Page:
Market linkages between oils and fats are essential for understanding the indirect impacts of biodiesel and renewable diesel production. This study was commissioned by ICCT and performed by Fabio Santeramo at the University of Foggia in Italy. It includes an overview of vegetable oil and animal fat markets in the U.S. and EU and a review of previous studies estimating price elasticities for these commodities. A new analysis on price elasticities is then presented using historical data for oil and fat commodities that are commonly used as feedstocks in biodiesel and renewable diesel production (soy oil, palm oil, canola/rapeseed oil, sunflower oil, inedible tallow, and other animal fats). Own-price and cross-price elasticities of supply are assessed with a two-Stage Least Squares (2SLS) regression analysis using past production shocks and commodity consumption as instrumental variables. An own-price elasticity of supply indicates the change in supply of a commodity in response to a change in its own price. A cross-price elasticity of supply reflects the change in supply of one commodity in response to a change in the price of another; as an example, one might expect the supply of oranges to increase if there is a rise in the price of apples, as consumers switch from eating expensive apples to cheaper oranges.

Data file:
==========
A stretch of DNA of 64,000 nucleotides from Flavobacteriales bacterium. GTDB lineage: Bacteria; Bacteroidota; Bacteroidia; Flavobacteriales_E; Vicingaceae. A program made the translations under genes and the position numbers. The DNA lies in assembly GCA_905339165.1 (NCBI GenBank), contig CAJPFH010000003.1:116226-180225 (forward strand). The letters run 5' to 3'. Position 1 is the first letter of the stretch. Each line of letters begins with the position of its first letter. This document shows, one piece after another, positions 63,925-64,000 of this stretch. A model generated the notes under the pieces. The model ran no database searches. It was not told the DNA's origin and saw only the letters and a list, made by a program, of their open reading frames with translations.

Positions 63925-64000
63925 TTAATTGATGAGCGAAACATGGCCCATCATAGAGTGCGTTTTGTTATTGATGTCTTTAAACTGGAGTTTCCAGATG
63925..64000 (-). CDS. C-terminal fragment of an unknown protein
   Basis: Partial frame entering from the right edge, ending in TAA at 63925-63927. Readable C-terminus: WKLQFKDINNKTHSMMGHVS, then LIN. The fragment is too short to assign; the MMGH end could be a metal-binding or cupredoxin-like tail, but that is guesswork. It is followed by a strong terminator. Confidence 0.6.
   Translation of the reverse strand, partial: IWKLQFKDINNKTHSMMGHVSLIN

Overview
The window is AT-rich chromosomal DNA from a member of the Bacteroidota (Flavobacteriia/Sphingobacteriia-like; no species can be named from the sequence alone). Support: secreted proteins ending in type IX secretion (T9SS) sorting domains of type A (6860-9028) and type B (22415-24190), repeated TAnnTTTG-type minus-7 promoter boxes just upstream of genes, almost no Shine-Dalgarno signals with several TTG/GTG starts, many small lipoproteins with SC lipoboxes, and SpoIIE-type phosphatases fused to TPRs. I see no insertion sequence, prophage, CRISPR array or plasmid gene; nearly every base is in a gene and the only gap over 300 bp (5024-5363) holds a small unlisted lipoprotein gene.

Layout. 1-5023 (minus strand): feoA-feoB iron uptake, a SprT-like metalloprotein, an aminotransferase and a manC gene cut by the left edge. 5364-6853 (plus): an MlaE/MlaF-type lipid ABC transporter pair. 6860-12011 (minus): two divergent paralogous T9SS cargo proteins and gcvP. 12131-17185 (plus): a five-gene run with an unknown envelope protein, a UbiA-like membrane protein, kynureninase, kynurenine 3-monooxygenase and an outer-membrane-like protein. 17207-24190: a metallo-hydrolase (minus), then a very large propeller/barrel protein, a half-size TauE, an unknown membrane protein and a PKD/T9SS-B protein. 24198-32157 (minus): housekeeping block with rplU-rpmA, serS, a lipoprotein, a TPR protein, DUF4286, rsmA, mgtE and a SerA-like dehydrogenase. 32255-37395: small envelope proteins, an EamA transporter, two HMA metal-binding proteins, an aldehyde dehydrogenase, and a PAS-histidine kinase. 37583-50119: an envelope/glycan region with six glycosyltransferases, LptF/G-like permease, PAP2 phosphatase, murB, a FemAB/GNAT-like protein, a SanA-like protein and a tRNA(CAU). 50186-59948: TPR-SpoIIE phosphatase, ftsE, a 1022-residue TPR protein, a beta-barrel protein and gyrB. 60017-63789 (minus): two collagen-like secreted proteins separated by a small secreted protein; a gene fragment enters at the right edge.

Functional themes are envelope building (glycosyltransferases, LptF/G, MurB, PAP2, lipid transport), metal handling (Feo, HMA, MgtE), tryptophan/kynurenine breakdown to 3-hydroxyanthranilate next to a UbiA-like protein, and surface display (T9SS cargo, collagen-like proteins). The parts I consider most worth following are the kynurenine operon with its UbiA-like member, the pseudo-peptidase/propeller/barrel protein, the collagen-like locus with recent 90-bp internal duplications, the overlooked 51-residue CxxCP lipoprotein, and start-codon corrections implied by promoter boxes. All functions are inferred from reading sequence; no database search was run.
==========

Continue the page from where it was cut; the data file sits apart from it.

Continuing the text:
The analysis produces several interesting results. An increase in the price of canola oil in the U.S. leads to an increase in canola oil supply, and the same is true for palm oil. A soy oil price increase leads to an increase in soy oil supply, but to a lesser extent, meaning that soy oil supply is less sensitive to price compared to other oils. Importantly, an increase in the price of soy oil is associated with an increase in the supply of palm oil in the U.S. In the EU, an increase in rapeseed (canola) oil price leads to an increase in the supply of rapeseed oil, palm oil, and sunflower oil, indicating that the markets of these vegetable oils are closely linked.
Staff contact: Stephanie Searle